According to McKinsey, the U.S. healthcare system generates over 1 trillion gigabytes of data every year. An incredible volume, even in a world that produces more data annually than we have managed in the course of Human history.
Big data in healthcare is multifaceted, noisy, and dynamic. Almost every interaction, such as a doctor ordering medicine on behalf of a patient, or a receptionist booking an appointment, or an insurance company receiving updates from patients and providers following the completion of treatment, generates data. Vast quantities of it.
Besides clinical notes, medical records and insurance claims, there are other less tangible sources of health-related information, such as data from wearable devices, fitness trackers and social media. Some of this data may be chaotic and unstructured. However, within this diversity lies a tremendous opportunity for deriving new clinical insights based on a much broader set of data.
This graph provides an overview of the major sources of big data in healthcare:
Dr. Eric Schadt, the founding director of the Icahn Institute for Genomics and Multiscale Biology at New York’s Mount Sinai Health System, said in an interview with McKinsey Sastry Chilukuri:
“The role of big data in medicine is one where we can build better health profiles and better predictive models around individual patients so that we can better diagnose and treat disease.”
Can machine learning unlock the potential of big data?
Machine learning solutions can help in unlocking the transformative potential of big data, although probably not as quickly as many would hope.
Gartner suggests excitement around the potential of AI and machine learning (ML) has reached “peak hype.”
That doesn't mean it’s all hype. Far from it. The potential of big data and machine learning is being proven across dozens of sectors. It simply means those investing in machine learning and big data projects need to be aware that it can, often depending on the state of your data and what you hope to do with it, take longer to realize than the hype suggests at times.
As McKinsey points out, early successes applying machine learning in other industries may not readily translate when attempting to scale machine learning in healthcare. The article goes onto say that “Health—specifically, the understanding of diseases and treatments—is fundamentally different from other areas where machine learning has been used.”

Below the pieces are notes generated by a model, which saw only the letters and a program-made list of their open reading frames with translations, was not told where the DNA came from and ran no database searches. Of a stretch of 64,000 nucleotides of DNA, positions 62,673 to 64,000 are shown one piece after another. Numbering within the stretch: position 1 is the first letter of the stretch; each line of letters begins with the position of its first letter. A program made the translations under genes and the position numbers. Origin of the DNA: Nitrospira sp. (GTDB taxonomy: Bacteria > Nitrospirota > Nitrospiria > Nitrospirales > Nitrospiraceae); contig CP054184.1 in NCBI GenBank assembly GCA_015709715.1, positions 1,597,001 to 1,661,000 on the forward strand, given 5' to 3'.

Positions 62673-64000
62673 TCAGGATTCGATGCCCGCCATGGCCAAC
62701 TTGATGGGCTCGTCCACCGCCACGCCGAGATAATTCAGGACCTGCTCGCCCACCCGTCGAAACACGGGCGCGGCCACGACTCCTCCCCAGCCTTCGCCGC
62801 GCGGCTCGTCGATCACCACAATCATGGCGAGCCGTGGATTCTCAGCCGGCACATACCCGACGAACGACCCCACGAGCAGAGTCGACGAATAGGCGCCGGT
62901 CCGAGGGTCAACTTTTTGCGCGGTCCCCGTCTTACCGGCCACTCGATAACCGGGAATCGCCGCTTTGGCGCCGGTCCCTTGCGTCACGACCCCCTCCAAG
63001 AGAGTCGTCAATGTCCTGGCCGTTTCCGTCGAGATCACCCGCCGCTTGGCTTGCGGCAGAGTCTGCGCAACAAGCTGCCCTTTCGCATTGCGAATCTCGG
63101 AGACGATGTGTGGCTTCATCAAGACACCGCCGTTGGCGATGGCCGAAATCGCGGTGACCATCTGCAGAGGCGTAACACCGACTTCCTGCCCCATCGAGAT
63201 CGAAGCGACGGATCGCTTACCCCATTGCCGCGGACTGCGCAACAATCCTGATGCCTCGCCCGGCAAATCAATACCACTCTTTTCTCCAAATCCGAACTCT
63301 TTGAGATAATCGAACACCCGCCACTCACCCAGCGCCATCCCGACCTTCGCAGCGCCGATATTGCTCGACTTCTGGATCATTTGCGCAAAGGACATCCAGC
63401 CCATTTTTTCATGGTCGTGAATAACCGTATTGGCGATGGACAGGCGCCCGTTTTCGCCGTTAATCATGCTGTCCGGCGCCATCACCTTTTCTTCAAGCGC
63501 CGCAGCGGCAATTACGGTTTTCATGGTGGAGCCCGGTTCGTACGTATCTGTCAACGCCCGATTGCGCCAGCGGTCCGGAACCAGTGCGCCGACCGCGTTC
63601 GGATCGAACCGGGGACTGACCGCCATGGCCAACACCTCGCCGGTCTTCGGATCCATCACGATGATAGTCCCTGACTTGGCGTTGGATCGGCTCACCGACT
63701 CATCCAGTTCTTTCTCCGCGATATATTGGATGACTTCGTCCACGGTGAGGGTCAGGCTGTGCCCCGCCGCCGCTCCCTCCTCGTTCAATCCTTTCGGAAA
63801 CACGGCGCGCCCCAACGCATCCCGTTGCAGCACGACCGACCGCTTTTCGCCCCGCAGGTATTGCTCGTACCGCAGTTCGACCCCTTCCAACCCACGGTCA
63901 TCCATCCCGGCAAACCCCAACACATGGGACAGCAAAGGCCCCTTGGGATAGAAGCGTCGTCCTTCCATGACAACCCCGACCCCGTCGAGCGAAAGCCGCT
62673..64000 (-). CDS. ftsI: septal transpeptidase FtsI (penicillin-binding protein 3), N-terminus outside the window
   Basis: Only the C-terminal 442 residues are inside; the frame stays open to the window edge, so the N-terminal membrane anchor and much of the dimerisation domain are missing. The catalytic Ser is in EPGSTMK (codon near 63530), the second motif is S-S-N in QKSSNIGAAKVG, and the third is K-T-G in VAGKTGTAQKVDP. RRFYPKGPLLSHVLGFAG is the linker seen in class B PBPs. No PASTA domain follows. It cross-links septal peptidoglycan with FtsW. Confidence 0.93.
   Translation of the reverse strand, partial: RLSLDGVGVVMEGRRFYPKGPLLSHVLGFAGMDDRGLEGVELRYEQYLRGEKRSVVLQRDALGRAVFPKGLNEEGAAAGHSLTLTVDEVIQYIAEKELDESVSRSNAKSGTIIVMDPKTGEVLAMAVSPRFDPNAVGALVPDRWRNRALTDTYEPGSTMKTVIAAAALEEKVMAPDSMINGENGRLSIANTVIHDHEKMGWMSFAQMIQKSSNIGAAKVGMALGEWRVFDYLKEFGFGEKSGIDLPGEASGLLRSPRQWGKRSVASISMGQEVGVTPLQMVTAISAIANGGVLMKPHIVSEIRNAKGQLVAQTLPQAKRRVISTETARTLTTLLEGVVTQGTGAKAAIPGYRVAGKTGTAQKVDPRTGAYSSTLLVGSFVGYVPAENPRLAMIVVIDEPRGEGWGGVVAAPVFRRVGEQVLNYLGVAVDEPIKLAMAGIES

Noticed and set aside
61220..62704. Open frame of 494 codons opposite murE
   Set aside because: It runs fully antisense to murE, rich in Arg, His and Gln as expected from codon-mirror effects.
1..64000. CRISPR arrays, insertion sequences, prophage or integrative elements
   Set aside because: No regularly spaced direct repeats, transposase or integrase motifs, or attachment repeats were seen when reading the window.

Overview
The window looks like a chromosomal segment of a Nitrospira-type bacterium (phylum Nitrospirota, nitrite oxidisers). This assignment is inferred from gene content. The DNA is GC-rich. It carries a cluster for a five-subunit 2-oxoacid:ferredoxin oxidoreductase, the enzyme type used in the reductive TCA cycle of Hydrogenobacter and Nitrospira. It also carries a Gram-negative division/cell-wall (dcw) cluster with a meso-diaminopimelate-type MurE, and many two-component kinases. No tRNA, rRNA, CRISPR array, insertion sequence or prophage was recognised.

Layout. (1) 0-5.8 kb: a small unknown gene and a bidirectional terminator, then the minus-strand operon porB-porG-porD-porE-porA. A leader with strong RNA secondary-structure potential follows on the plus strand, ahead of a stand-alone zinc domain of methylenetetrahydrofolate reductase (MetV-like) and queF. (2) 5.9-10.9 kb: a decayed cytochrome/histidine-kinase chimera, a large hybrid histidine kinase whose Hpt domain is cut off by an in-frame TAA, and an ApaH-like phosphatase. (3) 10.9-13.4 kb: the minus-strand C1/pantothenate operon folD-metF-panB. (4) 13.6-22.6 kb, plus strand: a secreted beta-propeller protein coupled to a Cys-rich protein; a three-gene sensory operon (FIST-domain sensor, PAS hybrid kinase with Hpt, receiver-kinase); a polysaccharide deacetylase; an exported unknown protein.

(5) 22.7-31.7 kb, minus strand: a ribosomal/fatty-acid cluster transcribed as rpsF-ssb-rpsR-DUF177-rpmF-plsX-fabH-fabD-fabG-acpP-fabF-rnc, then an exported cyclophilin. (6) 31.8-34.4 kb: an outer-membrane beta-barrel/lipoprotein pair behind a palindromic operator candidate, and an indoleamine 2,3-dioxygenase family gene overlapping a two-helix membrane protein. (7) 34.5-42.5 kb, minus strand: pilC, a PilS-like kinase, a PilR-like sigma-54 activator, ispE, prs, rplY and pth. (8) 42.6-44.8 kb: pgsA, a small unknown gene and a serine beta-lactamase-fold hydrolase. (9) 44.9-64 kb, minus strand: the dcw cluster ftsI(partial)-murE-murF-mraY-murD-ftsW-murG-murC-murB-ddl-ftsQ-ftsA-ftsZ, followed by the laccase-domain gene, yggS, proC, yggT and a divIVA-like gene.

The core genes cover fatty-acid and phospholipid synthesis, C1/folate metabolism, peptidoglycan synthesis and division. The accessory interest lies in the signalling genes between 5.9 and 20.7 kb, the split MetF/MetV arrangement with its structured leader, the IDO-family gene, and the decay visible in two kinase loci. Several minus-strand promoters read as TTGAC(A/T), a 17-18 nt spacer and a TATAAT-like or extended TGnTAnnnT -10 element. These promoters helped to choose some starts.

How machine learning is creating new value in healthcare?
1. Supporting disease diagnosis
Tired, overworked doctors make mistakes.
There can be no doubt that an aging population, coupled with overworked caseloads and a shortage of funding in many countries has a negative impact on medical professionals’ ability to diagnose patients successfully.
Machine learning algorithms, when they've been immersed in the topic (analyzed enough data) sufficiently, can help doctors in producing more accurate diagnoses. However, one area that can’t be stressed enough is data quality needs to be strong enough to unlock any value in the data.
Too often, data scientists spend considerably more time cleaning data up before it can be put to good use. ML algorithms, no matter how sophisticated, can’t fix poor quality data.
For example, in an experiment held at university hospitals in Germany, clinical-practice guidelines were omitted. As a result, a machine learning algorithm suggested that respiratory infections caused most chest pains, completely overlooking cardiac causes. This is of course not correct, and it shows that the inputs in any big data or machine learning project need to be of sufficiently strong quality to produce the outcomes healthcare companies need.
2. Reducing administrative burdens on physicians
For every hour a physician spends with a patient, they spend another hour doing admin and paperwork. This admin time contributes to the 80% of data in the healthcare system that is unstructured, containing an enormous amount of potential value.
As doctors start using more ML-powered transcription services, note summary apps, auto-documentation and other systems that integrate with EHRs, it will save them valuable time they can spend with patients. Not only would this increase the number of patients that doctors can see, it will also increase billable time.
Another benefit is when data is input in a more useable format, it will prove more useful for big data and machine learning projects, making it easier for healthcare providers to extract value.
3. Optimizing risk in health insurance
Machine learning algorithms are more effective at assessing and adjusting for risk and other factors. When the data inputs are organized the right way, machine learning is being used in healthcare and health insurance to more effectively assess and plan for patient risk and the possibility that a patient will need ongoing treatments.
With the right technology and applications, healthcare providers can make enormous gains from the big data they can access and use. Projects need to start with the right level of appreciation and understanding for how to unlock the value contained within data sources, and how to prepare data for machine learning projects.